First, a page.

Columnist reminded of SC 2003 ruling on Meralco refund | Inquirer Opinion

Columnist reminded of SC 2003 ruling on Meralco refund

09:56 PM January 20, 2014

The Jan. 16 editorial, “Power dilemma,” presents two likely scenarios when the Supreme Court rules on the consolidated petitions against the Energy Regulatory Commission (ERC), Meralco and the power producers. It succinctly explains that should the Supreme Court decide in favor of the petitioners/consumers, it can mean “uncertain economic conditions, diminished profitability, and high possibility of rotating power outages.” On the other hand, should the Supreme Court decide in favor of the ERC, Meralco and the power producers, it can also mean one thing, continuous power rate increases.

The constitutionality of the passed-on-additional generation cost  through  automatic increases is of prime importance such that its resolution will also define clearly what public interest means in light of the reforms introduced in the restructured power industry which promised lower power costs.


In the same Jan. 16 issue of the Inquirer, Peter Wallace’s column, “Putting our power supply at risk,” also came out, arguing that Meralco had nothing to do with the P4.15/kWh increase in the generation charge and that the Supreme Court wrongly intervened on the issue brought before it by the petitioners, and that the petitioners/critics should be the ones to shoulder the extra increase (carrying charges?) should the Supreme Court decide against the petitioners.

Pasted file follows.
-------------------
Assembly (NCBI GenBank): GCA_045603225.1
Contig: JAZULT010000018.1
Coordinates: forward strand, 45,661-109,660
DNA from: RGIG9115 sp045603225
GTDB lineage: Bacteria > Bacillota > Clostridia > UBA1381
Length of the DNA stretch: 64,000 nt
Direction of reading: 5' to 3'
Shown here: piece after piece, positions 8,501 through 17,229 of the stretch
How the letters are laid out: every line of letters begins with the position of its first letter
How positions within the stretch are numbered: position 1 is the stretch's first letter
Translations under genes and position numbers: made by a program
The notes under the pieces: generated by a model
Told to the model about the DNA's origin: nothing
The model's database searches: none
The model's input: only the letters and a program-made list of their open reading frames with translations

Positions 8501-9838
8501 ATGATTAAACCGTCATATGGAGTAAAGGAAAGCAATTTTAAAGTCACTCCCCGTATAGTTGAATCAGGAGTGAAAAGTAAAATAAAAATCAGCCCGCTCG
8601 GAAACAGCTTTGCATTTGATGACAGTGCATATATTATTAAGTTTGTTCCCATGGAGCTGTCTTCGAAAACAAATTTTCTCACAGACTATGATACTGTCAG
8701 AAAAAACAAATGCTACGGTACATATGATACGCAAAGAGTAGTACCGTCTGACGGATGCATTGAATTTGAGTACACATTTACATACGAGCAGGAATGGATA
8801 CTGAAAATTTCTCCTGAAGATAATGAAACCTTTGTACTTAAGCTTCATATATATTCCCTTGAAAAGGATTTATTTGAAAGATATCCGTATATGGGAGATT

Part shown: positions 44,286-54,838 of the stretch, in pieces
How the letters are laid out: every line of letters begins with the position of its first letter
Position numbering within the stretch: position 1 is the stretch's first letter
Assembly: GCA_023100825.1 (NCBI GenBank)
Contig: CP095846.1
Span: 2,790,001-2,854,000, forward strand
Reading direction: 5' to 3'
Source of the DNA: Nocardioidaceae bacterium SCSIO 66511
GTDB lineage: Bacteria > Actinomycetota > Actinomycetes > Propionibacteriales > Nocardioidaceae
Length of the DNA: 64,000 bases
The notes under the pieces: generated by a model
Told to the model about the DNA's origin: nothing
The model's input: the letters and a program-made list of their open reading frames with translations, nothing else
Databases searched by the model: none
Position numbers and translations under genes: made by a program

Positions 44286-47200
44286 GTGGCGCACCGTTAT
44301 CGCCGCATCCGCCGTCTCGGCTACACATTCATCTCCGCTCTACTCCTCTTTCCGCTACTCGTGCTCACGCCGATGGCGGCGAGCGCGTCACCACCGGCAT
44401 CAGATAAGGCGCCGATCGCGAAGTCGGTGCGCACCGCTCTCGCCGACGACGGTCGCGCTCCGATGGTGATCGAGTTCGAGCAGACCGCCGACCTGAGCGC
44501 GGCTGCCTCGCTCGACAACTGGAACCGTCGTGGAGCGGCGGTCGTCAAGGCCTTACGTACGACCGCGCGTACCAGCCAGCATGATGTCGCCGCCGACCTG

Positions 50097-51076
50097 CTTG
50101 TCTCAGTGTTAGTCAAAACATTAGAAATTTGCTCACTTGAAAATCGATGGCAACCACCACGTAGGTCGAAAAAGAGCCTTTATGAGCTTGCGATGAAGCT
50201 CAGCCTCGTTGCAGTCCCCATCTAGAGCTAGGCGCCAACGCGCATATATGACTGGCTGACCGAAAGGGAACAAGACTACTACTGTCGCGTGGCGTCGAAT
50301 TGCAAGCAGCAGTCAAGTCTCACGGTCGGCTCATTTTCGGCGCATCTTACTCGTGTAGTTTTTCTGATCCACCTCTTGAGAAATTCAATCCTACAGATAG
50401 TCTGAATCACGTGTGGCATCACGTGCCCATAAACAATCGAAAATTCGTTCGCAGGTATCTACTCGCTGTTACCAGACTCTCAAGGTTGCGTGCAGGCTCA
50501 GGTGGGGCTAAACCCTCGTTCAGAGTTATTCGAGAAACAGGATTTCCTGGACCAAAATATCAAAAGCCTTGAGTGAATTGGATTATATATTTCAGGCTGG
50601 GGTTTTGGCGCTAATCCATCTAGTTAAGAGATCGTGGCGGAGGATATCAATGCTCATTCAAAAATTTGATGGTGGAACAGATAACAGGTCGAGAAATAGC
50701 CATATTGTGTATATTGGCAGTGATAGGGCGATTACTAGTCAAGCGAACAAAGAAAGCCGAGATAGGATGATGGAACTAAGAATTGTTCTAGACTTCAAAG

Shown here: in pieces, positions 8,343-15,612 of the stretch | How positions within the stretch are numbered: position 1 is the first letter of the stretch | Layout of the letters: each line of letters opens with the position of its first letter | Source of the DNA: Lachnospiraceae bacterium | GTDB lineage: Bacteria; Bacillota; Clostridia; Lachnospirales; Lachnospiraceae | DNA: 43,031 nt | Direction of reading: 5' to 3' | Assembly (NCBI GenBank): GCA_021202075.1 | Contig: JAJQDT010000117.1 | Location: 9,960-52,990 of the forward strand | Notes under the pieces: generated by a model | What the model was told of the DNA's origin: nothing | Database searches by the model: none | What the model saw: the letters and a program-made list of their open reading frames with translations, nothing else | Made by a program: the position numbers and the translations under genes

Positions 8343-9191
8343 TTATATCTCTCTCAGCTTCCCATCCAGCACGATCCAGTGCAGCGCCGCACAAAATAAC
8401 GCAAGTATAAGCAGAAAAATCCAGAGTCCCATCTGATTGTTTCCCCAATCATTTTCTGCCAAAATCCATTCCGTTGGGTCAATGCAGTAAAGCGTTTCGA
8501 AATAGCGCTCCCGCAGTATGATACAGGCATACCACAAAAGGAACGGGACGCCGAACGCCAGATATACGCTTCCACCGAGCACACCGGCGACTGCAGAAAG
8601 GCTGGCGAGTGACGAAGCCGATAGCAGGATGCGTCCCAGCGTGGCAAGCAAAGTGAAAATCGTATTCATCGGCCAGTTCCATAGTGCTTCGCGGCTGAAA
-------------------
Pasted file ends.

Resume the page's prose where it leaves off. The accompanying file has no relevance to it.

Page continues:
We thank the zealous writer as he pours out his anger, apparently coming from his self-alleged authority on the intricate workings of the power industry. But perhaps, it will do well to quote from the Nov. 15, 2003, decision of the Supreme Court (GR No. 141314) which ordered Meralco to refund to its customers the amount of P30.2 billion that up to now it has failed to fully comply with, yet without extra cost on them. To recall, that Supreme Court ruling states: “The investor agrees, by embarking capital in a utility, that its charges to the public shall be reasonable. His company is the substitute for the State in the performance of the public service, thus becoming a public servant. The compensation which the Constitution guarantees an opportunity to earn is the reasonable cost of conducting a business.


“While the power to fix rates is a legislative function, whether exercised by the legislature itself or delegated [to] an administrative agency, a determination whether the rates so fixed are reasonable and just is a purely judicial question and subject to the review

of the courts.”

We are very optimistic that a favorable decision on the petition will likewise correct many weaknesses in the Electric Power Industry Reform Act and address, among other issues, the needs of potential investors.

Thus, the writer will do better to just respect the workings of the Philippine judiciary and continue to enjoy Filipino kindness and hospitality.



National Association of Electricity


Consumers for Reforms,

San Jose, Tacloban City

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TAGS: Energy Regulatory Commission, Meralco, news, power rate hike
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